Another leftwing media outlet, the National Review argues that illegals commit homicide at higher rates than others, but nowhere near 38%
The total population of California was approximately 37 million, and the illegal alien population was approximately 2.5 million. Applying the same analysis as above, this yields an estimated rate of 97.2 illegal aliens imprisoned for homicide and related offenses per 100,000 illegal aliens, and 74.1 citizens and legal residents imprisoned for homicide and related offenses per 100,000 citizens and legal residents.

That would yield roughly (2.5/37)*(97/74) = 8.9% of murders committed by illegals. I'm not saying that's a good number - that's a tragedy. But that's the *worst* number I could find from anything I would consider remotely a reputable source.

If you go to the center left media, you find even less support for the 38% assertion.

And center center, which does find one study that supports the assertion that illegals commit more crime than legals

And, not sure where Oxford stands politically, but in general they cite research that says immigrants commit less crime than native-borns
Martinez, Stowell, and Lee (2010) analyzed the relationship between homicide and immigration in San Diego during periods of major increases in the foreign-born population (1980–2000). They wanted to test the “immigrant paradox.” The paradox is that despite social disorganization theory’s prediction that people living in socially disorganized neighborhoods will have higher crime rates, communities with large immigrant populations have lower levels of crime.

So I question that article. I didn't run down all of his "facts" but just happened to hover on that one link and see that he was not linking to research, but to Breitbart articles. At that point, I didn't bother to check the rest of his "sources."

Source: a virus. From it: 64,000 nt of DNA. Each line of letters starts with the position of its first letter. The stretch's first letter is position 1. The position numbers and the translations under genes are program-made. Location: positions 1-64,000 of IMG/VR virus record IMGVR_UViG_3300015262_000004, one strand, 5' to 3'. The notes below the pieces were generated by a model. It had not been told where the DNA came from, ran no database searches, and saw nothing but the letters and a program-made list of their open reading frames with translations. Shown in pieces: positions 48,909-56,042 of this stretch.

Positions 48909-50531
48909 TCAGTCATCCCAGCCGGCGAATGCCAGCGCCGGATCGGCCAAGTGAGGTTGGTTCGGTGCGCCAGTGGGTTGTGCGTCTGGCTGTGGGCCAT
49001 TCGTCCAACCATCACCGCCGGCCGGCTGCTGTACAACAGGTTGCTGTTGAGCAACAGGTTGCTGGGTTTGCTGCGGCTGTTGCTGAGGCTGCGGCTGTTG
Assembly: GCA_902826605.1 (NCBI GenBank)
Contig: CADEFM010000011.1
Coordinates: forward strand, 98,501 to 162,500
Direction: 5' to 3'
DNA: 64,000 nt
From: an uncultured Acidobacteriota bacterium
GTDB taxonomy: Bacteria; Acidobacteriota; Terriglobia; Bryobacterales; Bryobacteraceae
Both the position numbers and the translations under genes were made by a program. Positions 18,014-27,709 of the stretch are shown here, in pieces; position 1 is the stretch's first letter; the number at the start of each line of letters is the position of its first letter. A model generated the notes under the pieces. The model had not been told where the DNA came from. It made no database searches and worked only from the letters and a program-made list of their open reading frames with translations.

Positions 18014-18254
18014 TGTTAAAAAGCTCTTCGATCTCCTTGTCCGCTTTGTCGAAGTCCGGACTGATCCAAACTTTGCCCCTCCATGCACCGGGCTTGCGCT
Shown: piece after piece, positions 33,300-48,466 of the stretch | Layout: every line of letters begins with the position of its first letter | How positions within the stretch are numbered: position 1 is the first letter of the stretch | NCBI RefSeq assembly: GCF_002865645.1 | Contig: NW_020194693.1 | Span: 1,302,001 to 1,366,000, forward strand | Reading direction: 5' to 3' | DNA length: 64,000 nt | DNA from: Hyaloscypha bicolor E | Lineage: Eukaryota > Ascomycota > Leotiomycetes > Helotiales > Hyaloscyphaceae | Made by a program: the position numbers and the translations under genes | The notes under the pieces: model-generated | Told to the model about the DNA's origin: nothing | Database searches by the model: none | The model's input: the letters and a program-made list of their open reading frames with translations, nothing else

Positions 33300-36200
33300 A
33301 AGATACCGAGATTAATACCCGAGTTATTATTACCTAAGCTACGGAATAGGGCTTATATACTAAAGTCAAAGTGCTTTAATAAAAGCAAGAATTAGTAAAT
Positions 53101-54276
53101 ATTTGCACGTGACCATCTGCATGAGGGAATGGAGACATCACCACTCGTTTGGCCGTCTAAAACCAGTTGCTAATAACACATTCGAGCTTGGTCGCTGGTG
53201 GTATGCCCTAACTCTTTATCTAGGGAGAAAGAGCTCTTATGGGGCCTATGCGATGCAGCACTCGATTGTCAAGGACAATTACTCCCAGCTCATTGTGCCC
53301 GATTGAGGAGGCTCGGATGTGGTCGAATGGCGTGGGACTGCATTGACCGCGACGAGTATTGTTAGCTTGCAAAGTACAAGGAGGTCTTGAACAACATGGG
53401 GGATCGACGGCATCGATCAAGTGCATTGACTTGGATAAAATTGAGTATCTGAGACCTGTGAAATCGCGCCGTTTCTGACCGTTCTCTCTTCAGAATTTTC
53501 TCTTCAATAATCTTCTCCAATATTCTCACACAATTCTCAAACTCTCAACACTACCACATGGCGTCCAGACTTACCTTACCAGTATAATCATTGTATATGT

Now, as it turns out, agriculture is actually a small part of the California GDP, so perhaps you could argue that California should close the borders and just have our food grown in Mexico and import it, but there are long-term security implications to a country that cant' grow its own food.

Economics & Investing / Re: Schwab starts talking about recession
« on: December 07, 2018, 07:44:16 PM »
Here we go. This is what I'm looking for

In some cases, the US yield curve inverted but wasn't followed by a recession. In the late 1980s, for example, the yield curve inverted and then steepened again, before inverting again later on before recession. The curve also inverted very briefly in the late 1990s, too, and again in 2005-2006.

Despite the titles, the articles go on to say they think you can still use the yield curve, but you have to be careful because quantitative easing has distorted this indicator.

Economics & Investing / Re: Schwab starts talking about recession
« on: December 07, 2018, 07:43:09 PM »
>>yield curve

The problem I have with all these articles is that they do not mention how often the yield curve inverts and there is no recession (which I know has happened, but I don't know how often).

The inverted yield curve precedes recession by up to 24 months. You know what else precedes recession by up to 24 months? Congressional elections. Every recession in US history has occurred within 24 months of a congressional election. We just had one last month. Should I be worried?

Stats like this just drive me insane. Or maybe I should say journalists who don't understand squat about stats drive me insane. In itself, the fact that every recession has been preceded by an inverted yield curve is meaningless.

Other things that precede recessions by between 24 hours and 24 months
 - sunrise
 - sunset
 - summer
 - winter
 - the Olympics (sometimes it's the summer Olympics and sometimes it's the winter Olympics that precede recession by 24 months or less; once it was both)

Hardware & Technology / Re: Don't Fear the Robot Yet
« on: December 07, 2018, 07:31:59 PM »
Can I point out that this is like the Tesla accident that got everyone worried about how dangerous self-driving cars are?

Some years ago, someone (I think it was a volunteer, but possibly a new ranger) tried to pepper spray a bear in the campground in Yosemite. Unfortunately, the bear was still something like 30 feet away and upwind. So the bear was fine and unphased, but a dozen people were sent to the clinic with respiratory problems.